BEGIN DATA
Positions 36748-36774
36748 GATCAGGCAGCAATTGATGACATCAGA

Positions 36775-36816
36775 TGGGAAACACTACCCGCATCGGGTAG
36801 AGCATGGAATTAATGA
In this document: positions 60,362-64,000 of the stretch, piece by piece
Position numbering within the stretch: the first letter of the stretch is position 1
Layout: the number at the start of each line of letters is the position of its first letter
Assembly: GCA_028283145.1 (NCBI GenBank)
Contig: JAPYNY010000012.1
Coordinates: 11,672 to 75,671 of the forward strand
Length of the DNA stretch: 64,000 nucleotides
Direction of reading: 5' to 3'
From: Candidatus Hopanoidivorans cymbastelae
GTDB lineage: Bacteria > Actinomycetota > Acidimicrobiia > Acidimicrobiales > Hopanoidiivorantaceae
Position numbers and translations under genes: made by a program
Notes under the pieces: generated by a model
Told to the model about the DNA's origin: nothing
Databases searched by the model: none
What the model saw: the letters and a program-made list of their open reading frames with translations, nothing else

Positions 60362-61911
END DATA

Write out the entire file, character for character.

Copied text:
Positions 36748-36774
36748 GATCAGGCAGCAATTGATGACATCAGA

Positions 36775-36816
36775 TGGGAAACACTACCCGCATCGGGTAG
36801 AGCATGGAATTAATGA
In this document: positions 60,362-64,000 of the stretch, piece by piece
Position numbering within the stretch: the first letter of the stretch is position 1
Layout: the number at the start of each line of letters is the position of its first letter
Assembly: GCA_028283145.1 (NCBI GenBank)
Contig: JAPYNY010000012.1
Coordinates: 11,672 to 75,671 of the forward strand
Length of the DNA stretch: 64,000 nucleotides
Direction of reading: 5' to 3'
From: Candidatus Hopanoidivorans cymbastelae
GTDB lineage: Bacteria > Actinomycetota > Acidimicrobiia > Acidimicrobiales > Hopanoidiivorantaceae
Position numbers and translations under genes: made by a program
Notes under the pieces: generated by a model
Told to the model about the DNA's origin: nothing
Databases searched by the model: none
What the model saw: the letters and a program-made list of their open reading frames with translations, nothing else

Positions 60362-61911